Although the people were voting on accepting or refusing specific measures – part of a proposal that was albeit no longer on the table – the implications of what they were voting for were so loaded, the oracle at Delphi might as well have issued the referendum.
On the day of the Big Vote, I stood outside of a voting center in southern Athens and asked people about how they voted. It seemed a veritable microcosm of all the tensions underlying the vote. An 85 year old lady stamped her foot as she told me that she voted no because she had lived through the Nazi occupation and didn’t want her country now to become a colony. A 60 year old woman manning a stand in support of the yes camp told me she was voting yes because a Grexit would mean regression to a point unseen since the Nazi occupation. However bad the situation had gotten during previous administrations, she noted, pensioners never before had to stand in lines for hours to get their money. A 24 year old woman said she was driven by her conscience, more than anything else, to vote no to further humiliating austerity measures imposed by Europe.
Hours later, polls revealed that throughout the country, the Greeks had decisively rejected Europe’s recent proposal. Despite stark, impassioned divisions, the people received the results peacefully – no small task for a people who survived a Nazi occupation in World War II, only to pick up arms against each other in a brutal civil war over ideological schisms. Democracy reigned, once again, in its birthplace.
Amid this maelstrom of opinion and justification, I didn’t encounter one person who wanted Greece to leave the Eurozone. Indeed, were another vote held that asked Greeks whether they want to remain in the Eurozone, the result would certainly be yes. But within hours, European leaders made clear that no meant no to staying in the Eurozone. In Brussels, European Commission President Jean-Claude Juncker joined with the Germans in saying that if Greece didn’t want to assume responsibility, they were ready to see the country leave the Eurozone, a move that would imperil the historic Euro project.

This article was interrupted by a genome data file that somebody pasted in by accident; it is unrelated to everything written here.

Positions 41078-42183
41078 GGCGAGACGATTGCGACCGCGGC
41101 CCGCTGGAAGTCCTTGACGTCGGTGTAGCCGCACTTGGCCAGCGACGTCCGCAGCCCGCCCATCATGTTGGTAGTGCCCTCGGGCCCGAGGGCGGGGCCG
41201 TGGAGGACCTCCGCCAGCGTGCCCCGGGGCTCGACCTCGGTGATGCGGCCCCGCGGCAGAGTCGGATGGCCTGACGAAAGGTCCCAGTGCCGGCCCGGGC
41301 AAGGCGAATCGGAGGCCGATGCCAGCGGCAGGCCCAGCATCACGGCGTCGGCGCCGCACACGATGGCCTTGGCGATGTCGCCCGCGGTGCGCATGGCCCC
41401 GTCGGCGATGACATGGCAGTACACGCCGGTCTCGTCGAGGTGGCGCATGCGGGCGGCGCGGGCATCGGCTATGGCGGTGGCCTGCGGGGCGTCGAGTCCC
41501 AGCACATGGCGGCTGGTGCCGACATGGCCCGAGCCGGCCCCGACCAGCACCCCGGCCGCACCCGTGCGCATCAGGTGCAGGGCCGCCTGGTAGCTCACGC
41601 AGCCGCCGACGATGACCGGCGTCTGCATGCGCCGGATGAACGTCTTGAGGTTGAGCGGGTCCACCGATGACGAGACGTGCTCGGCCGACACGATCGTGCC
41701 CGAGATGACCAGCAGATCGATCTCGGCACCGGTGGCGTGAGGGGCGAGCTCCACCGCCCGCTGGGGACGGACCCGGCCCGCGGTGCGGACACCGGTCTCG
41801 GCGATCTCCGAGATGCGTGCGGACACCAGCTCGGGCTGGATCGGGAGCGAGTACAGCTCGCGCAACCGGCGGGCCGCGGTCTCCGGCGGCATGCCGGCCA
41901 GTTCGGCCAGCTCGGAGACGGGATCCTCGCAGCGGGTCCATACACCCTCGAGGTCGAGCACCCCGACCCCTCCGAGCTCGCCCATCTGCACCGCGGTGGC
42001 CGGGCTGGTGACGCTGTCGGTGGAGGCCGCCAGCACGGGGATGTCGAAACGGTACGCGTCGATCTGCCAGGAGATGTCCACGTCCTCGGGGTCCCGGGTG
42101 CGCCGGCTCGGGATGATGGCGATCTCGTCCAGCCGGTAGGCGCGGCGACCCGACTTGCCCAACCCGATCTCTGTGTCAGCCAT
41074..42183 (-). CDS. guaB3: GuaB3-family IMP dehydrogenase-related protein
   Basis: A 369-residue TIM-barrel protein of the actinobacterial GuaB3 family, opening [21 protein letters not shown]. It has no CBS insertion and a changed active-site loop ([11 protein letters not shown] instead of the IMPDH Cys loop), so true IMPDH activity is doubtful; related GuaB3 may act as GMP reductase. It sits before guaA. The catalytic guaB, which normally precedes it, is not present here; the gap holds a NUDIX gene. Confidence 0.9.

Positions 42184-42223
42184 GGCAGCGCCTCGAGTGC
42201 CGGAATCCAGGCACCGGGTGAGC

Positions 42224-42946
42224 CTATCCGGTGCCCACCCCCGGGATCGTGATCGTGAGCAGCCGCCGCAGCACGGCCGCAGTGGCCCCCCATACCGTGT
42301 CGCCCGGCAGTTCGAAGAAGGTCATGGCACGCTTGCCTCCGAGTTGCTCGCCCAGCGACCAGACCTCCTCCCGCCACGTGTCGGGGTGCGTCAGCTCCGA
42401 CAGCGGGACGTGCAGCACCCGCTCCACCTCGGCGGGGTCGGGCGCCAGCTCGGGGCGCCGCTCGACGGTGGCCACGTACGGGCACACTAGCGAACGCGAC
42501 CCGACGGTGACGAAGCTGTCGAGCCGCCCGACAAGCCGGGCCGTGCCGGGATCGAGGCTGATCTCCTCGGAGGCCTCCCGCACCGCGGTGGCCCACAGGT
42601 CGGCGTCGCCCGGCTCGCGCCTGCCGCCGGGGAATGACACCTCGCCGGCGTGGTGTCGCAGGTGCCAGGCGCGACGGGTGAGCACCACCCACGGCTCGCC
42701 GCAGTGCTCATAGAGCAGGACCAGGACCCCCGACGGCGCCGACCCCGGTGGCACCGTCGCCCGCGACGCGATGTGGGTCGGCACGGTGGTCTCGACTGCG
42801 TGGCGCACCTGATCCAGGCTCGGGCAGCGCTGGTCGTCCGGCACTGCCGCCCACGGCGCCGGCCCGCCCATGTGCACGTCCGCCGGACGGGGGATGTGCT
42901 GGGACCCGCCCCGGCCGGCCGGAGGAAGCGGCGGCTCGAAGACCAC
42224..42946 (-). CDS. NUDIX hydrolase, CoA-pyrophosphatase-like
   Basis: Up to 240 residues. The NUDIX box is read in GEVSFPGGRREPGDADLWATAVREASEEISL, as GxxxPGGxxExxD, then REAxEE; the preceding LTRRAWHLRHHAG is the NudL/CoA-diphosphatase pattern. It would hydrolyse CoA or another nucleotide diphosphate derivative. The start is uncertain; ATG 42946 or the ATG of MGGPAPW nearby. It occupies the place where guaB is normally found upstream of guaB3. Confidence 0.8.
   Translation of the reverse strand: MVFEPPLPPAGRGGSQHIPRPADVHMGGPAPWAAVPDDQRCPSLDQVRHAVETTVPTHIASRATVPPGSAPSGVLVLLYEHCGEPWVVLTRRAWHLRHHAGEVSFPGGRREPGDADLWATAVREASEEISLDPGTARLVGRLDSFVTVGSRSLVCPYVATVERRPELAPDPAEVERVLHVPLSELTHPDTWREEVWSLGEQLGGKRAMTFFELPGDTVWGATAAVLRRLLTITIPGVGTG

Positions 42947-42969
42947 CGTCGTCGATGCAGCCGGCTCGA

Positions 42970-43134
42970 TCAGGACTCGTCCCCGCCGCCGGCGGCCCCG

Two days later, Mr. Tsipras, realizing the gravity of the situation, caved and offered a bailout proposal that now makes more austerity concessions than what Europe was initially demanding, in order to keep Greece from sliding out of the Euro. Whether the same people who vociferously rejected austerity accept the government’s new proposal as something that had to be done to drive Greece back from the precipice of a Grexit, remains to be seen.
Now, the European powers must come to terms with a Greek people that is weary of carrying the burden of failed European monetary policy alone. Furthermore, Europe must decide if it can trust Mr. Tsipras and his government to carry out a plan so similar to the one it adamantly urged Greek voters to reject less than a week ago. Thus, Mr. Tsipras has to reestablish his credibility in the face of skepticism on two fronts. Meanwhile, the stakes remain high as the future of Greece as a part of the Eurozone hangs in the balance.
Flying out of Athens, I peered out of the window of my plane and onto the glimmering Aegean Sea below me, hoping, like I had so many times before, for the best for my friends and relatives who have been caught in the midst of the uncertainty of the past few weeks, months, years. I hope for the best while trying to make sense of what I experienced the last few weeks in the omphalos of what is not just an economic crisis for Greece, but an existential crisis for the European project.
I wish I could say I know what comes next, but to invoke Socrates, after all my examination, all I know is that I know nothing at all.